Moving a parent in

Moving a Parent In: Creating Boundaries and Expectations

Moving a parent into your home can be a daunting prospect. Take a look at our guidelines to help you prepare for the transition to come.

The decision to move a parent into your house can follow a crisis. Maybe they’ve had a stroke and you’ve got the biggest house out of the ‘kids’ to accommodate them. Or maybe the move has followed months of discussion about their failing health or shaky finances.

Either way, experts say combining households affects every member of today’s ‘Club Sandwich Generation’ from toddlers to great-grandparents. Plenty of planning, setting clear boundaries and encouraging open communication can help preserve harmony even under difficult circumstances.

Multi-generational households on the rise

An ageing population, expensive housing, expensive care and a struggling economy. These factors are pushing an increasing number of families to join forces across the generations, living together under one roof.

The move can bring rewards as well as stresses. Besides saving money and keeping an aging loved one safe, many families say a blended household forges closer bonds between the generations. Children will always remember Grandma baking cookies for them and attending school plays.

But joining a younger household can be an emotionally-laden role reversal for the parent. Even in the midst of a loving family, an aging parent may feel a real sense of loss of independence and autonomy. That sense of loss may crop up in odd ways, such as resistance or controlling behaviour around food or housekeeping routines.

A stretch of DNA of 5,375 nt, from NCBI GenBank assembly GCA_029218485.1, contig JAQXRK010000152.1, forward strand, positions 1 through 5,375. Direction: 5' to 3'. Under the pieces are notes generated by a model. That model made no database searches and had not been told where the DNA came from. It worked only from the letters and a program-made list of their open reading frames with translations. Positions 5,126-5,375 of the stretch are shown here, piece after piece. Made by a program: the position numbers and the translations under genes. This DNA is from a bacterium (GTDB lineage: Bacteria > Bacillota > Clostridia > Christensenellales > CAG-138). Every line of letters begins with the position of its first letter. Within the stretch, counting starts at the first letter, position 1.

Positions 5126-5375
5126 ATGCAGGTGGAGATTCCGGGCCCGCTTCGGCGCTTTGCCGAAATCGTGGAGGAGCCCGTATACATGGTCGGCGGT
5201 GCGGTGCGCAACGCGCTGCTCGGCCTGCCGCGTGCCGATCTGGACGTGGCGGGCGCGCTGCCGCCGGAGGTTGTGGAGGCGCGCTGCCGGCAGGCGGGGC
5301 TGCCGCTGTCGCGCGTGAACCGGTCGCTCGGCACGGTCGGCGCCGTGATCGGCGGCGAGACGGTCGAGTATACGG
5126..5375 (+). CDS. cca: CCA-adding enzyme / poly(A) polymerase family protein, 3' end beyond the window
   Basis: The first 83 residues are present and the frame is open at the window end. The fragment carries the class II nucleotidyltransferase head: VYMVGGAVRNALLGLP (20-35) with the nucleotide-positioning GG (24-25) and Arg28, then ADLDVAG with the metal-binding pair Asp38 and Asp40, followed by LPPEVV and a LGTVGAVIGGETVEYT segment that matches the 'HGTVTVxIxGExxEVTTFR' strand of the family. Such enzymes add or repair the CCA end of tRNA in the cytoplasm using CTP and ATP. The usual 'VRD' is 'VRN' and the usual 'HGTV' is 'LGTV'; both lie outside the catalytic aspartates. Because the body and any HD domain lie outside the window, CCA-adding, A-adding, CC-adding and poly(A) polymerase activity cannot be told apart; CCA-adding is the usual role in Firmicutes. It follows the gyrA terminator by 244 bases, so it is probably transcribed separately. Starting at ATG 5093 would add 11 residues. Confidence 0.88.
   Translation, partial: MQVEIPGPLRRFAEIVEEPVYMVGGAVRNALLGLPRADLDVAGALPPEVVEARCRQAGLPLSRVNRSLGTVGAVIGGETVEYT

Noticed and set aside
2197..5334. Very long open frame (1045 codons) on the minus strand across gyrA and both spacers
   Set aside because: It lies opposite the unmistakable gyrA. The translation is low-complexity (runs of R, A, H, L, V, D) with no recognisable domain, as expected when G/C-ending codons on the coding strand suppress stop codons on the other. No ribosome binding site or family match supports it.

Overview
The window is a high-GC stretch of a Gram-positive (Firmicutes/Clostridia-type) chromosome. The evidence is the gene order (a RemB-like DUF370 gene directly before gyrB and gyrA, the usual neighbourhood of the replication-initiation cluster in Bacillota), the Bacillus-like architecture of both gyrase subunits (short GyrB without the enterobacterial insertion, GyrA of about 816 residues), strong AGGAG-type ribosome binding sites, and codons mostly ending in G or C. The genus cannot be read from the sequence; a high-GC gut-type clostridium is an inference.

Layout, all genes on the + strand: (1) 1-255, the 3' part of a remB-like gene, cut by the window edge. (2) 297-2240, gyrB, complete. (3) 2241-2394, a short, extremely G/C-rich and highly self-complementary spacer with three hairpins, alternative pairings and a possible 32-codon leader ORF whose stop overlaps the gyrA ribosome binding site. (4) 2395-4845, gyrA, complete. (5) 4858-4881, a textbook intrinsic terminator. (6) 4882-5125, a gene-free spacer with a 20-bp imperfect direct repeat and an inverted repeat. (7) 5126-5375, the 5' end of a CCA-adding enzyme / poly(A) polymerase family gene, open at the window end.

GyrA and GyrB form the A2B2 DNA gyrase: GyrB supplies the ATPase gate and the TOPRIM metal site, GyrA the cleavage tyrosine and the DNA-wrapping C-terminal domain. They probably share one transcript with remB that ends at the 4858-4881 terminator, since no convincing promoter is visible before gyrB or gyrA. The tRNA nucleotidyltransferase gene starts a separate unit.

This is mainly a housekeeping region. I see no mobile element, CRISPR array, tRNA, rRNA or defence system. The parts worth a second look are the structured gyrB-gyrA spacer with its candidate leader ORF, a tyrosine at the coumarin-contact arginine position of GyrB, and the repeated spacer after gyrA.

Expectations and communication

Moving a parent in with you changes the family dynamic. It requires planning ahead and honest communication about ground rules and boundaries. You can’t treat an elder like a house guest, always putting on ‘company manners’. Simultaneously, you’ve got to preserve the core family’s unity while not making your parent feel useless or invisible. It’s a delicate balancing act, but make sure you have those hard conversations as soon as problems arise.

Many adult ‘children’ expect their parents will be a live-in babysitter — only later realising that they too need care as their health declines. If your parent has any physical or mental conditions, find out everything you can about their prognosis from a doctor. Before making the big move, consider moving in with your parent for a week or two to make sure you can manage their care on your own.

Getting the help you need

Home care can help relieve over-taxed family carers, but some aging parents resist outside help. Your parent may resist having a health-aide so you can go shopping. They have the right to make bad decisions, but we don’t have to enable them. Be careful about sacrificing your own needs, because that often leads to resentment. Family carers should also beware making a frail elder the focus of attention, ignoring a spouse or children.

Blended households may require a solicitor’s assistance to anticipate problems, mediate family disputes and prepare written agreements, particularly when money is involved. If your parent’s money is used to compensate the carer or build an extension (or even buy a bigger house), that can lead to a lot of suspicion and resentment later on. In those cases families should get legal advice to avoid disagreements over final estate settlement. A solicitor for the elderly can also help protect their assets.

Just remember, that despite the ups and downs, welcoming an aging loved one into your home can have unexpected benefits and bring your family closer.

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